As you probably noticed in our 2017 Bugatti Chiron First Look, the successor to the Veyron features a radical new design worthy of its performance upgrades. Here, we take a closer look at just what went into making the Chiron from a design perspective.
- A special hinge allows the doors to open wider for easier entry and egress.
- The all-new carbon monocoque means a roomier interior. The passenger H-point is offset from the vehicle centerline by the same amount as in the Veyron, but the wider front track means better legroom. And although the roof is lower (the 0.2-inch increase in overall height is due to the fin), there is a half-inch more headroom.
- The C-line element in the center of the cabin is not just for decoration. It is a structural element of the new monocoque.
- All switchgear is unique to Bugatti. And if it looks like metal, it is.
- The carbon-fiber trim in the interior is given a special layer to reduce reflected noise.
- The Chiron’s airbags can now be fired directly through the carbon fiber of the dash panel thanks to construction patented by VW Group.
- The speedo is analog and reads to 500 km/h (311 mph). It’s clever, subtle marketing: “The speedo doesn’t fade away when the ignition is off,” says Bugatti chief Wolfgang Dürheimer, “and so when people look inside they can see how fast the car can go, and they will talk about it.”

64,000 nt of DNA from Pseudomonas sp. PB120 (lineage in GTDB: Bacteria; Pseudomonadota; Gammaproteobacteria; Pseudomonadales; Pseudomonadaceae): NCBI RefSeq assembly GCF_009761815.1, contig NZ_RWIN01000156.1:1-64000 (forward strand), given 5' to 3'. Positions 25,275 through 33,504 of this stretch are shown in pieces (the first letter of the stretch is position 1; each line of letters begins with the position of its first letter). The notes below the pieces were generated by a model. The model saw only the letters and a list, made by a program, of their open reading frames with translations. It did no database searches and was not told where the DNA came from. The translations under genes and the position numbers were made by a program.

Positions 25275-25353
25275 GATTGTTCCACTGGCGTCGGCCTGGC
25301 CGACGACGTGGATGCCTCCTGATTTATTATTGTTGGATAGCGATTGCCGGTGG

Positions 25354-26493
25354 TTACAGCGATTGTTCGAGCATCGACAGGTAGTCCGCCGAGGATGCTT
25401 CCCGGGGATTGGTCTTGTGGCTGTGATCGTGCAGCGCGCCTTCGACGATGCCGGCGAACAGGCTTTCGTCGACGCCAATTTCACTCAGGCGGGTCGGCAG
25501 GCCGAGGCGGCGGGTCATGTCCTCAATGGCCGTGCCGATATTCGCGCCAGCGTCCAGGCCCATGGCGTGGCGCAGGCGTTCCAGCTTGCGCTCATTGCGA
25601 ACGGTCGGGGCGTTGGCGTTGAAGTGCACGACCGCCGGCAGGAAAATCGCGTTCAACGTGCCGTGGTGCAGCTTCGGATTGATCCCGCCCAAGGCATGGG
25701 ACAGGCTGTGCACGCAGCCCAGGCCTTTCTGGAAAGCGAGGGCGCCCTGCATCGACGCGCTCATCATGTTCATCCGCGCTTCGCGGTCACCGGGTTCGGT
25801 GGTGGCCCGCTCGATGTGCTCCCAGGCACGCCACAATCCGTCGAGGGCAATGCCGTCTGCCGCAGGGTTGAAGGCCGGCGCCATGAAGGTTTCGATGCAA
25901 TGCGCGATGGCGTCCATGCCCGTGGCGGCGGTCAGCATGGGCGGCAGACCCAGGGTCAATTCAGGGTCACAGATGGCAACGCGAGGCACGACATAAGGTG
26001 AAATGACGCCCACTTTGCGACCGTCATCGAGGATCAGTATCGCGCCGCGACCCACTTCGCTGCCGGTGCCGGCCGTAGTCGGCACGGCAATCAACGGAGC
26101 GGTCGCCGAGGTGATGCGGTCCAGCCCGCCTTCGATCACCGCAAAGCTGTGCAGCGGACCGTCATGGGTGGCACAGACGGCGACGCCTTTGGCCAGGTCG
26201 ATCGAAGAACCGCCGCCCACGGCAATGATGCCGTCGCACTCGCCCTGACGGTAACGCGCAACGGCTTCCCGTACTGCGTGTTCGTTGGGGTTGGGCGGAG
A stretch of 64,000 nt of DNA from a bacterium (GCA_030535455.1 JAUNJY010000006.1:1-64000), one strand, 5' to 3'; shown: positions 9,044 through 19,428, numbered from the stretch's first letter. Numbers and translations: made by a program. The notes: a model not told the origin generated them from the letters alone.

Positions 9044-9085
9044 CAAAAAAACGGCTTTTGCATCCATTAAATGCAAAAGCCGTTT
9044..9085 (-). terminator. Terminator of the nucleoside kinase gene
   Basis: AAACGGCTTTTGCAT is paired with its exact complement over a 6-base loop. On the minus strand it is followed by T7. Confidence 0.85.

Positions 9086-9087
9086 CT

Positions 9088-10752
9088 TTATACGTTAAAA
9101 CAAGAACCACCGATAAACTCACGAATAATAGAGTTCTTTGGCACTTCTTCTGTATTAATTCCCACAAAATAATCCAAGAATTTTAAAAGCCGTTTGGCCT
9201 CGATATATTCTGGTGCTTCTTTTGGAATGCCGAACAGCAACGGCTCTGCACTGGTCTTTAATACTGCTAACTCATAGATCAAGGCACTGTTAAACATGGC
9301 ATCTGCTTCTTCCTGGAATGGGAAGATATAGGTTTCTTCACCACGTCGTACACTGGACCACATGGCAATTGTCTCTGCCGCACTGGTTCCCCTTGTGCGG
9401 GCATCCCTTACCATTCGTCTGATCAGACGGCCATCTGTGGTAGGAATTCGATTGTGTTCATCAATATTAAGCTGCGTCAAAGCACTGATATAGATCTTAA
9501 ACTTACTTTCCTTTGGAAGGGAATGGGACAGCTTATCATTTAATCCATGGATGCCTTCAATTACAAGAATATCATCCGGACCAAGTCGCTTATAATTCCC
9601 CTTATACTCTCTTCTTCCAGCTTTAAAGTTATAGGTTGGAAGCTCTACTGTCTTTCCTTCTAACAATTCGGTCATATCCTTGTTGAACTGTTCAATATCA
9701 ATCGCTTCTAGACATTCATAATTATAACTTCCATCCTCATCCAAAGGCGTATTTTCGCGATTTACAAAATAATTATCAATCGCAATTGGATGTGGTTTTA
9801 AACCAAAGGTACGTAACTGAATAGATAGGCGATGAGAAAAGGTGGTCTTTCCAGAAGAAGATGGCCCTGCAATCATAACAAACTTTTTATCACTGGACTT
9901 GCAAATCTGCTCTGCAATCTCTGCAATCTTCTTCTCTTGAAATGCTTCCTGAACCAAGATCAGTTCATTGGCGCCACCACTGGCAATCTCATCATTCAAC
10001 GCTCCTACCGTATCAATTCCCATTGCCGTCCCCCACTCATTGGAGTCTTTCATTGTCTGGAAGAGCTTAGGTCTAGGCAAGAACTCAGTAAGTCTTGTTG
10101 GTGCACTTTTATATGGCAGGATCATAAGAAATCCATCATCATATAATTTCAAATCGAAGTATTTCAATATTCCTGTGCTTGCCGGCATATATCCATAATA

- All exterior panels are carbon fiber. The crease running back from the grille becomes a suspended fin at the rear of the car and recalls the iconic Type 57SC Atlantic.
- A 1.5-inch increase in overall width completely changes the proportion compared with the Veyron and is accentuated by the new headlight treatment.
- The side view is dominated by the C-shaped “Bugatti line” that echoes paint schemes from 1930s cars. It allows a front-to-rear color break, important as 75 percent of Veyrons have two-tone paint schemes.
- Like the Veyron, the Chiron has a negative wedge profile; unlike other supercars, the main bodyline drops down as it progresses rearward from the front wheels.
- Hidden inlets tucked in at the side actually deliver more, less turbulent airflow to the engine than the Veyron’s signature top-mounted scoops.
- The cutaway rear improves aerodynamic efficiency and helps suck hot air out from the engine compartment.
- The rear spoiler/airbrake now runs almost full width across the rear of the car; extending it beyond the C-pillar cant rails improves performance.
Also published on Medium.